The first time I remember eating steamed clams was at Gladstone’s on the beach in Malibu on the California coast. The sun was sparkling off the blue pacific and the air was briny and clean. A galvanized pail arrived like I’d used as a kid to make sand castles on the beach. It was filled with fresh steamed clams and nothing more. With my face over the pail, I breathed in the heavenly aroma. It smelled like the ocean. I’ve been a fan of steamed clams ever since.
Recently I picked up a netted bag of beautiful little manila clams at the Santa Monica Famers Market. They were from Carlsbad Aquafarm in Carlsbad, CA. With a craving for linguine with clams I couldn’t wait to cook them for dinner.
Clams should have a fresh, clean ocean scent when you buy them, not a strong or fishy smell. The shells should be clean, unbroken and tightly closed or close when tapped (as they are alive). I purchase one pound per person.
In addition to tasting wonderful, cooking clams is fast and easy. You can have dinner on the table in just minutes with a few basic ingredients you probably have in your pantry. They are steamed in white wine with a little oil and herbs. As soon as they pop open they are ready to enjoy.
I poured our clams over a bowl of hand made spinach linguine and added garlic toast to soak up the flavorful juices. A fast and simple dinner so good, we had it again a few days later.
I often wing a recipe like this, but If you’ve never made it, a good recipe is on the Fine Cooking website. To start, it has a little extra step of making a tasty lemon-garlic oil.
The recipe calls for 2 pounds of clams for four people. I figure at least one pound of clams per person if I’m making this as an entree. My little bag of clams was almost two and a half pounds and we ate them all! For cooking, I use a stainless steel fry pan with a glass lid I can see through to watch the clams pop, and pop they do. I’m ready for more linguine with clams.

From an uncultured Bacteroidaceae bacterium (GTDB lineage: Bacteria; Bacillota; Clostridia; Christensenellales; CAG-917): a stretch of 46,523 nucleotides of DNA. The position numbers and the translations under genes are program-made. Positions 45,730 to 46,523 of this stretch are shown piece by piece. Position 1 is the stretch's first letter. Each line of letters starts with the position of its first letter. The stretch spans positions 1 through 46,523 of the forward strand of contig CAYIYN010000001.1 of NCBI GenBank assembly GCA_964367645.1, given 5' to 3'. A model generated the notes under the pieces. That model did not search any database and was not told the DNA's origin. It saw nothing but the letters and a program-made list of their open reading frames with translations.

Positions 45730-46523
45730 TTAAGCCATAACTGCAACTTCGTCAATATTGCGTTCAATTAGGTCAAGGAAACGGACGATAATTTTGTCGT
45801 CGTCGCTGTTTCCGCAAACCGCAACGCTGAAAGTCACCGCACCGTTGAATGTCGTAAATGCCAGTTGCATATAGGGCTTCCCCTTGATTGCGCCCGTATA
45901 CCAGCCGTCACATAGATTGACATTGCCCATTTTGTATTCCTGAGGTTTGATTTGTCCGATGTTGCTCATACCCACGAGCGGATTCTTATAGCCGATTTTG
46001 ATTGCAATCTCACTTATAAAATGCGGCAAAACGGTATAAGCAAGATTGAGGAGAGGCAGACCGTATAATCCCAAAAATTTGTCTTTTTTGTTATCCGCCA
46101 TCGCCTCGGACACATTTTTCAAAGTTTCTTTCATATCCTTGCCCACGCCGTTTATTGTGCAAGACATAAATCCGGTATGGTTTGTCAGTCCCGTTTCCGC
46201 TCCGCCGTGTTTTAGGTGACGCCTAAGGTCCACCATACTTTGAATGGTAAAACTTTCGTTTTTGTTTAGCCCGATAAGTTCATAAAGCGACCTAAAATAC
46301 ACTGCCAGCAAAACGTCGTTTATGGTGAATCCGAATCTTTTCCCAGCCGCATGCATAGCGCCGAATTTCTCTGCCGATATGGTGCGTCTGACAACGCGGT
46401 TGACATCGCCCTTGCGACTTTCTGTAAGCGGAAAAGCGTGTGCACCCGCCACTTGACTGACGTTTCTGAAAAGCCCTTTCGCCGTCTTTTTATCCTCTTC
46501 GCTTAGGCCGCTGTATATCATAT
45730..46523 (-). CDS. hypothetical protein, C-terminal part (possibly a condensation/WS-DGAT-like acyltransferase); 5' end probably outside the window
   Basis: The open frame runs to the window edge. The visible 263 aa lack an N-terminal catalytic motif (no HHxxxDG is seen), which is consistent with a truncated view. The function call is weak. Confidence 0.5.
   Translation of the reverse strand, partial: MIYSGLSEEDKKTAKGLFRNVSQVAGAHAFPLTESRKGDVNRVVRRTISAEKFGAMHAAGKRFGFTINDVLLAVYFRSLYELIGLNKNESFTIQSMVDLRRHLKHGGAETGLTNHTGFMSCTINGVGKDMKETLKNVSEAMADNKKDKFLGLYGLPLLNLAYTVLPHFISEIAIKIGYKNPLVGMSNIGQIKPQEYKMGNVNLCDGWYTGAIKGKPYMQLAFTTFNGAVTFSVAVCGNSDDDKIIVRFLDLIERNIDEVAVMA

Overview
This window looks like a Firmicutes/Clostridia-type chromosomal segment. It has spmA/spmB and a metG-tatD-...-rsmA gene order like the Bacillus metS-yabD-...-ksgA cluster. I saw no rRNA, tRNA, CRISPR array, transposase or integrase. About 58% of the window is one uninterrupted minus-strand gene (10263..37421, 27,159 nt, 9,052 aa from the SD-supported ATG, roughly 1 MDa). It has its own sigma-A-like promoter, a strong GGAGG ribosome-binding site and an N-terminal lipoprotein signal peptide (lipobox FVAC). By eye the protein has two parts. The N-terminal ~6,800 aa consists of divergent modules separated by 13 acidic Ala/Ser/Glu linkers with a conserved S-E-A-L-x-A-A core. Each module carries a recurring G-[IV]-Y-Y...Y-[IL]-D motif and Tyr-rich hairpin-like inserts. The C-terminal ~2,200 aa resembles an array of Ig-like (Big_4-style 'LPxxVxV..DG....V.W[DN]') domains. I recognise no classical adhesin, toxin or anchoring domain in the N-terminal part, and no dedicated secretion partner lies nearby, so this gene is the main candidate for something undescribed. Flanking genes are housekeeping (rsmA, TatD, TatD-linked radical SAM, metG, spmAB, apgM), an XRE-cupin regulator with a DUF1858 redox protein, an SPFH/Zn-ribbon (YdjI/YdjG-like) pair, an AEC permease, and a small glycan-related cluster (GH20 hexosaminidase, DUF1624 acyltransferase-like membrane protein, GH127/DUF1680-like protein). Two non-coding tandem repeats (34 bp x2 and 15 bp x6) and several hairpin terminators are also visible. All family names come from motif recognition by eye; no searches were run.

Linguine with Clams, A Fast Dinner
From Fine Cooking October, 2003 by Tony Rosenfeld (with my notes)
Servings: 4 (for me it was 2)
3/4 cup extra-virgin olive oil (I did not use it all. Refrigerate any extra)
4 cloves garlic, thinly sliced
3/4 lb. dried linguine (plan on 2 ounces of dried pasta per person, I weigh mine for accuracy and portion control)
1/4 tsp. crushed red chile flakes (I used just a sprinkle)
2 lb. small clams, rinsed and scrubbed to remove grit (he likes littlenecks; I like manilas)
1/3 cup dry white wine
Kosher salt and freshly ground black pepper
1/2 cup coarsely chopped fresh flat-leaf parsley; more for garnish (and try other fresh herbs too)
1) Put a large pot of salted water on to boil (for your pasta).
2) Peel five 1-inch-wide strips of zest from the lemon with a peeler. Cut the lemon in half for juicing later. Heat the oil in a large skillet over medium heat. Add the garlic and lemon strips and cook, shaking the pan occasionally, until the garlic starts to brown around the edges, about 3 minutes. Be careful not to burn the garlic. Remove from the heat and use a fork to pick out and discard the lemon strips. Transfer a little more than 1/4 cup of the oil (without the garlic) to a small bowl.
3) Put the pasta in the water and set your timer. Raise the heat under the skillet to high and add the chile flakes and the clams. Cook the clams for 1 minute, shaking the pan. Pour in the wine and cook for 1 minute. Cover the pan and cook, shaking the pan occasionally, until all the clam shells open, 3 to 5 minutes.
Finish cooking the linguine until it’s just tender, about 10 minutes total. Drain and add to the clams. Raise the heat to high and cook for 1 to 2 minutes, tossing gently. Stir in the 1/2 cup parsley and a squeeze of lemon juice (about 1 Tbs.). Add more salt, pepper or lemon juice to taste. Serve immediatly, topped with a drizzle of the reserved lemon-garlic oil and more parsley.
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